, Land Line state legislative editor | Friday, February 24, 2012
Topics of interest to truck drivers that are moving forward at the Missouri statehouse cover commercial vehicle and personal licensing requirements.
Nearing passage in the Missouri General Assembly is a bill to bring the state in line with the federal rules on medical certification.
CDL holders operating interstate are required to provide proof from a doctor to state licensing offices that they are healthy enough to get behind the wheel. Failure to certify by early 2014 could result in a downgrade of licenses and possible suspension.
The House Transportation Committee voted to advance a bill to the House floor that would make sure state statute matches with federal requirements. If approved there, SB443 move back to the Senate for approval of changes before it can head to the governor’s desk.
Sen. Bill Stouffer, R-Napton, wrote in his newsletter the change he put into motion is necessary “to bring the state in line with federal standards and put more money toward our roads.”
States such as Missouri have every incentive to adopt the federal rules. Failure to meet deadlines could cost states 5 percent of federal highway funds. In the case of the Show-Me State, failure to act would result in the loss of $30 million.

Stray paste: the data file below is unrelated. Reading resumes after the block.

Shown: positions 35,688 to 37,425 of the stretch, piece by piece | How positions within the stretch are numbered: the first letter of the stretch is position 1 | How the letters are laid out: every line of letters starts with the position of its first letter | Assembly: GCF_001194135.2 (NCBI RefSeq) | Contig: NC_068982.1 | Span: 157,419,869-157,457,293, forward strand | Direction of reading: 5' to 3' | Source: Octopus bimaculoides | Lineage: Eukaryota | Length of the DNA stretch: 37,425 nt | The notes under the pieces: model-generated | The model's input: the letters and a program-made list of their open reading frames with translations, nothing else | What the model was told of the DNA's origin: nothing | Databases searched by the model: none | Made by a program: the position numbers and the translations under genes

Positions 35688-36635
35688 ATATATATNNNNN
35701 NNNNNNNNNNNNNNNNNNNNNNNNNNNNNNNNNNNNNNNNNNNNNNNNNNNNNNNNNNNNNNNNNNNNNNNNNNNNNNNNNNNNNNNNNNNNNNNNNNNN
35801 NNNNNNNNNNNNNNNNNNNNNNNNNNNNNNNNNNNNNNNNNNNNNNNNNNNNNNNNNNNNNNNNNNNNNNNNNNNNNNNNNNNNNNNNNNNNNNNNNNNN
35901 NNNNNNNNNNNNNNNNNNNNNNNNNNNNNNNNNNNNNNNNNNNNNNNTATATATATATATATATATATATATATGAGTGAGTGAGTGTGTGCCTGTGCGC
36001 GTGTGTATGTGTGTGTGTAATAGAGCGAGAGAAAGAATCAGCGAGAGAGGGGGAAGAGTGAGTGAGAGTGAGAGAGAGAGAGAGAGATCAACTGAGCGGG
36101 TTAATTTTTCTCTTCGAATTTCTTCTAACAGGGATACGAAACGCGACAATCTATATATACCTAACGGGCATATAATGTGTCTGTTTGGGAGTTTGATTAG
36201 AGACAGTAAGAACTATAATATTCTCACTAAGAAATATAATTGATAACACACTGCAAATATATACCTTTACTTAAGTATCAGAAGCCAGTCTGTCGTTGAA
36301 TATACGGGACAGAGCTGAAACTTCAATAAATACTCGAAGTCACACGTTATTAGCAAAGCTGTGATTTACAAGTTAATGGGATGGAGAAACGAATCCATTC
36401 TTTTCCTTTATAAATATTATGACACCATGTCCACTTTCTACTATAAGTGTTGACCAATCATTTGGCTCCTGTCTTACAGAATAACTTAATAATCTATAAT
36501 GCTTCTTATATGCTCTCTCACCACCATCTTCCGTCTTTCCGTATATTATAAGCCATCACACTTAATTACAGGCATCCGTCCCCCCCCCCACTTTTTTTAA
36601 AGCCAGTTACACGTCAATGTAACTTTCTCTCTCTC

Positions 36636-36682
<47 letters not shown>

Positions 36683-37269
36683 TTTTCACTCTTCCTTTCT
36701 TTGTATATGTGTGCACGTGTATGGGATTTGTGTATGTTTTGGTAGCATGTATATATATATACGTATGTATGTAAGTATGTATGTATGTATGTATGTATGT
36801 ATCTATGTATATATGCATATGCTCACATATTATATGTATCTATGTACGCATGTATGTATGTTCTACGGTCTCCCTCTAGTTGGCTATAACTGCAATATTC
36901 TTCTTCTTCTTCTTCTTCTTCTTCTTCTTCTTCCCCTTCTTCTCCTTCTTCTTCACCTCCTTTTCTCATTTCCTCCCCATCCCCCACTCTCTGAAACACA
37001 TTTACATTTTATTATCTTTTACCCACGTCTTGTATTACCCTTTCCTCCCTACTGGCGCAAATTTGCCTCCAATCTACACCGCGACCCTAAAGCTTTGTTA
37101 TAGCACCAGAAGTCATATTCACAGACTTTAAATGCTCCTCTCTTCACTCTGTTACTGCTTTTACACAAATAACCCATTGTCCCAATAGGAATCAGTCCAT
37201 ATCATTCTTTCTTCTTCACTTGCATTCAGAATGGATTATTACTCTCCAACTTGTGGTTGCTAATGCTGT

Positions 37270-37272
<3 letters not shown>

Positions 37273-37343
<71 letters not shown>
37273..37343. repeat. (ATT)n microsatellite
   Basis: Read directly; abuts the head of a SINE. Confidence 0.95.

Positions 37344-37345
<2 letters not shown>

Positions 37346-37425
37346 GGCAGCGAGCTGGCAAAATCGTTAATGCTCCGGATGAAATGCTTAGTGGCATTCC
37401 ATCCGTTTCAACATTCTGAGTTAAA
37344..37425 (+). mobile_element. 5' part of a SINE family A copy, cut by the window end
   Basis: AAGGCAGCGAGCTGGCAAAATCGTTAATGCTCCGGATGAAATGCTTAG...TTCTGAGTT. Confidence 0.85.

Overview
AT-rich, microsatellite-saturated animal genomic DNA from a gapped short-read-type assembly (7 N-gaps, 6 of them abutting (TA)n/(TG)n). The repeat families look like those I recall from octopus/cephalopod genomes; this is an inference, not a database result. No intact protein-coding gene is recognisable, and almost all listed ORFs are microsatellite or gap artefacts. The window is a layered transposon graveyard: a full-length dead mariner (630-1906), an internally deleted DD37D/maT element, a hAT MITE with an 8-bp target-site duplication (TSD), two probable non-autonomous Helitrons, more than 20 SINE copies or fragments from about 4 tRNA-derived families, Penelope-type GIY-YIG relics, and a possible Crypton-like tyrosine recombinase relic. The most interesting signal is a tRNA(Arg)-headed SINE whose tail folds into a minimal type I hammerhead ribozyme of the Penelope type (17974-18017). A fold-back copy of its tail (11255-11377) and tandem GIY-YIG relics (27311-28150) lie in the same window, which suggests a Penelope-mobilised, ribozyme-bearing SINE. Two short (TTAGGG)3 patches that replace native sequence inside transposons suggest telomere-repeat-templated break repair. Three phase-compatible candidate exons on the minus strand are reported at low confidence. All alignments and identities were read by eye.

Another bill on the move is intended to help ensure that aspiring motorists have a firm grasp of the English language before they obtain their licenses to drive.
Missouri law now offers licensing for personal licenses in 11 languages. Would-be truck drivers are limited to English-only testing.
The House voted 93-63 on Thursday, Feb. 23, to advance a bill to require both portions of the examinations for personal licenses – written test and skill test – to be administered only in English. HB1186 now moves to the Senate for further consideration.
Applicants’ ability to understand traffic signs and signals written in English also would be required. They would be prohibited from using translators while taking the tests.
Supporters say they are concerned that people are allowed to drive on roads without a command of the English language. They say it’s a matter of safety.
Opponents say there are no studies that suggest English proficiency makes better drivers. They also say restricting tests to English-only would hurt economic development in the state.
According to a fiscal note, limiting printed and computerized versions of tests to one language would save the state $52,580 in the next fiscal year.
A year ago the effort also won approval in the House only to die in the Senate.
This year’s version could be bolstered in the Senate following recent reports about a federal grand jury in Kansas City, MO, indicting 14 defendants for conspiring to provide Missouri driver’s licenses for more than 3,500 illegal immigrants living across the country.
Nearly half of the defendants allegedly accompanied illegal immigrants to license offices, often posing as translators, to help them with the process.
To view other legislative activities of interest for Missouri, click here.
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